Post submitted by Beth Sherouse, former ACLS Public Fellow, HRC Senior Content Manager*

While African American writer and activist James Baldwin passed away in 1987, his words still serve as powerful reminders of the intersections of racism and anti-LGBT sentiment, and the need for us, as advocates and as an LGBT community, to account for those intersections in our work.

“I don’t know of anyone [Black] who has denied his brother or his sister because they were gay,” Baldwin said in a 1984 interview. “No doubt it happens. [But] a Black person has got quite a lot to get through the day without getting entangled in all the American fantasies…It’s simply one more aspect of the danger in which all Black people live.... The gay world as such is no more prepared to accept Black people than anywhere else in society.” 

As a queer Black man** growing up in mid-twentieth century America, Baldwin wrestled with a culture that condemned him for his race, sexuality and gender expression. Like Baldwin’s own relationships, his fictional characters frequently transgressed sexual and racial lines, occasionally igniting controversy. In 1956, while the Cold War was in full swing, Baldwin published Giovanni’s Room, which contained explicitly queer characters.

“It was very hard for me to write that book,” he recalled. “They said—if I published it, it would ruin my career.…That, in effect, nobody would accept that book, coming from me. My agent told me to burn it.”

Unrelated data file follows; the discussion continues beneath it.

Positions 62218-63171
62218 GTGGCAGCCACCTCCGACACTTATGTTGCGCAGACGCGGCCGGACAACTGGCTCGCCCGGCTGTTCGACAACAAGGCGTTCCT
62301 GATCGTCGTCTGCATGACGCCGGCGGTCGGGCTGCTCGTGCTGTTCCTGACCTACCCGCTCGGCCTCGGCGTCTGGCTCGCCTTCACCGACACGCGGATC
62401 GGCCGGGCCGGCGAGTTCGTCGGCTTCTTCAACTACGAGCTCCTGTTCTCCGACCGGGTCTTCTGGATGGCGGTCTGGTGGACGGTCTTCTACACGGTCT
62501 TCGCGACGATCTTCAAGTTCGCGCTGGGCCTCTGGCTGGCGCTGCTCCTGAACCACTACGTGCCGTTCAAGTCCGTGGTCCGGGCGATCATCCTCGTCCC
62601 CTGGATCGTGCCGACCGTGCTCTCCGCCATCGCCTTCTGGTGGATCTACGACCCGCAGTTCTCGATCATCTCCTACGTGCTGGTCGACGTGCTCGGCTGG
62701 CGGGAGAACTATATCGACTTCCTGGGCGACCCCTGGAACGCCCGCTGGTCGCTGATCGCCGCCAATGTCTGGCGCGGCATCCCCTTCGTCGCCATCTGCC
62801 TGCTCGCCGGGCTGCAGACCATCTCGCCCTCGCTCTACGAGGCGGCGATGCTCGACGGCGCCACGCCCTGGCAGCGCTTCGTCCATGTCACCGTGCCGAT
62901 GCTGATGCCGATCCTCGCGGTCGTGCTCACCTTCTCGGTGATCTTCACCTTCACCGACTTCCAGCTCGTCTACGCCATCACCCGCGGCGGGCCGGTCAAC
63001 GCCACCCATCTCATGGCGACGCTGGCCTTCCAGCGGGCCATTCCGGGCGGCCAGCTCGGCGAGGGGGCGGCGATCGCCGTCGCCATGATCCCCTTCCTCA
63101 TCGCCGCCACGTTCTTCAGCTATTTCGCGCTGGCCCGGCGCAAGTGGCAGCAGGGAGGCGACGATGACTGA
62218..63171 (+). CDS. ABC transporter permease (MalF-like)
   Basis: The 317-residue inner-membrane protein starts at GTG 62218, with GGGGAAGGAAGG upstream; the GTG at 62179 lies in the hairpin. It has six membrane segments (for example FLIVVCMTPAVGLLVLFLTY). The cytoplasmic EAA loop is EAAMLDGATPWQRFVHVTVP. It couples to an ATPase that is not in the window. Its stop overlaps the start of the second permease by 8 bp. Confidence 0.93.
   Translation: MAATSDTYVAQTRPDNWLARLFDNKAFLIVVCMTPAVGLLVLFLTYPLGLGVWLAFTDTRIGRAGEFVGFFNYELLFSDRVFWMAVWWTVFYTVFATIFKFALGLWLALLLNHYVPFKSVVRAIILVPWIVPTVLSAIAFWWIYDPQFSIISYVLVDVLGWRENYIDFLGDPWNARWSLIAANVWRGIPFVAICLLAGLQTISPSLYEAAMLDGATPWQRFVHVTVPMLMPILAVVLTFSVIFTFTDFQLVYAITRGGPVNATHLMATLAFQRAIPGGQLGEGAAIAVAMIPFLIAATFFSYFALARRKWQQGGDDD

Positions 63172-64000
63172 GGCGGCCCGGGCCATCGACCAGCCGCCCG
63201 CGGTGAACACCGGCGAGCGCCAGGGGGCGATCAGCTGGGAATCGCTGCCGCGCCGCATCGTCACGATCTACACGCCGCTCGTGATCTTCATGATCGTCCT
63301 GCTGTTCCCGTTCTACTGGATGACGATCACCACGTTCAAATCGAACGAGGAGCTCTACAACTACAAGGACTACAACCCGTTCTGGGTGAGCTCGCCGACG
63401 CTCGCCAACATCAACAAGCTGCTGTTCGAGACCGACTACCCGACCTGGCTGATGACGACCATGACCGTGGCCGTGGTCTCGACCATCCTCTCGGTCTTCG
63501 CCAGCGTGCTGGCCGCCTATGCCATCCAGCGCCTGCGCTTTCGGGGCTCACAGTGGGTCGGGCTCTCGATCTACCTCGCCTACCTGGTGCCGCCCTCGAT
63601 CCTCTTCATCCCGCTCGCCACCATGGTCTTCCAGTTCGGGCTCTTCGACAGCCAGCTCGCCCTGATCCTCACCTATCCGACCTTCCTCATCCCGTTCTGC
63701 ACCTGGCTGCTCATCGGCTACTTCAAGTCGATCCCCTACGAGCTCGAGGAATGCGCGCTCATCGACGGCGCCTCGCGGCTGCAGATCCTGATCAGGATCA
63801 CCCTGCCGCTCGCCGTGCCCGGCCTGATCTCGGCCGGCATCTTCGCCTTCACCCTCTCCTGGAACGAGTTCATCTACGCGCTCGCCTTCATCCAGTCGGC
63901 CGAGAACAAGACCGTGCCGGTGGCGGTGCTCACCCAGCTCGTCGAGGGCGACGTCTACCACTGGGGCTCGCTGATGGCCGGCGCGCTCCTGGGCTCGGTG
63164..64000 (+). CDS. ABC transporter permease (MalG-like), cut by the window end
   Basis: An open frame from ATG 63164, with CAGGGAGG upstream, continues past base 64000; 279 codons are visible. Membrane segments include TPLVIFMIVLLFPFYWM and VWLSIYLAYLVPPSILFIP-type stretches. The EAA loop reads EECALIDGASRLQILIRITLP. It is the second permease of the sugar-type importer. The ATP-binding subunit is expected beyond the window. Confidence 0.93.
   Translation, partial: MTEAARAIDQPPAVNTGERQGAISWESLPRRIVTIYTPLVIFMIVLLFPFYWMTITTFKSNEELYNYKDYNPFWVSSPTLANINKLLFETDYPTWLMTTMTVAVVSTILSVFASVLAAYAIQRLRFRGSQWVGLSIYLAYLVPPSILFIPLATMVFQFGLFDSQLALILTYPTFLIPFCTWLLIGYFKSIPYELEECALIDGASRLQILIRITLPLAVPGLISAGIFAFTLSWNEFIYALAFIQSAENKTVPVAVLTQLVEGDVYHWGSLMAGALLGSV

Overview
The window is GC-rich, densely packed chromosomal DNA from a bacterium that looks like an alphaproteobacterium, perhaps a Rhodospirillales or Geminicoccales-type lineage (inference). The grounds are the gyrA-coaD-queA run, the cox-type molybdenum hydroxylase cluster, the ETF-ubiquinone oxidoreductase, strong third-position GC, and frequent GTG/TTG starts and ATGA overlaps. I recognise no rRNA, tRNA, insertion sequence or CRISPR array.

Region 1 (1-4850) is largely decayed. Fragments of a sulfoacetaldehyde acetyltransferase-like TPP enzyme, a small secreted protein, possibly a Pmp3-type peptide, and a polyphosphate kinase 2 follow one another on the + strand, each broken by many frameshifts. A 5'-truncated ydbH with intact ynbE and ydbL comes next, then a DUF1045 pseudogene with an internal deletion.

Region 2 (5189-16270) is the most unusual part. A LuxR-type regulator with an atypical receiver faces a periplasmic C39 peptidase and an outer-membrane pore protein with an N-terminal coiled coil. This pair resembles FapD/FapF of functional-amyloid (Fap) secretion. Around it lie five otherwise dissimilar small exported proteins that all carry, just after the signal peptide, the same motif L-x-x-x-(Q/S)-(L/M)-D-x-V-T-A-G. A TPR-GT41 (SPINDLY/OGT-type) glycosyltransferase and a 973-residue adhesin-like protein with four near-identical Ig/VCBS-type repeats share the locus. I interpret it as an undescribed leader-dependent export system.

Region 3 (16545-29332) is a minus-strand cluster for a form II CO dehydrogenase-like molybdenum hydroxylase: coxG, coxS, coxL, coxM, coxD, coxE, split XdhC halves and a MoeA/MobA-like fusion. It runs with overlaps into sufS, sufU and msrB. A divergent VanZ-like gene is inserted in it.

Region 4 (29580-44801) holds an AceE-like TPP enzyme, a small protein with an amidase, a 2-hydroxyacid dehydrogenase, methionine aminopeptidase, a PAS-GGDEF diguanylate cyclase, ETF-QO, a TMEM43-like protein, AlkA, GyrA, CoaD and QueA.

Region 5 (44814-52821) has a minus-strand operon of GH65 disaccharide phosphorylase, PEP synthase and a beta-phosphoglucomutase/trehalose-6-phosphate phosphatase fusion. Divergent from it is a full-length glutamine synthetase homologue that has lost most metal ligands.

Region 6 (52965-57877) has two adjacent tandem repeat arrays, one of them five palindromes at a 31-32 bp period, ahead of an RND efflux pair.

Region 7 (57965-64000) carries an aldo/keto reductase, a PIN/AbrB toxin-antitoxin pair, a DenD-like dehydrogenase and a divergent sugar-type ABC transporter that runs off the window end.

After moving to Paris for a few years, Baldwin returned to the states to lend his support to the growing Civil Rights Movement, and quickly established himself as one of the movement’s leading voices, never attempting to hide his sexuality from the public eye.

In Baldwin’s relationships, writing and activism, he consistently refused to bring anything less than his whole self to the table. As we celebrate Black History Month this year, may we all learn from his example, honoring and celebrating the complex and interconnected identities that make the LGBT community so beautifully diverse.

For more information on HRC’s work with African-American LGBT communities and other communities of color, visit our Communities of Color page.

*This post is taken in part from the author’s doctoral dissertation.

**Baldwin is often assumed to have been gay. This might be because of his relationships with prominent men like bisexual actor Marlon Brando. However, throughout his life, Baldwin also had relationships with women and sometimes referred to himself as bisexual.

Filed under: Communities of Color

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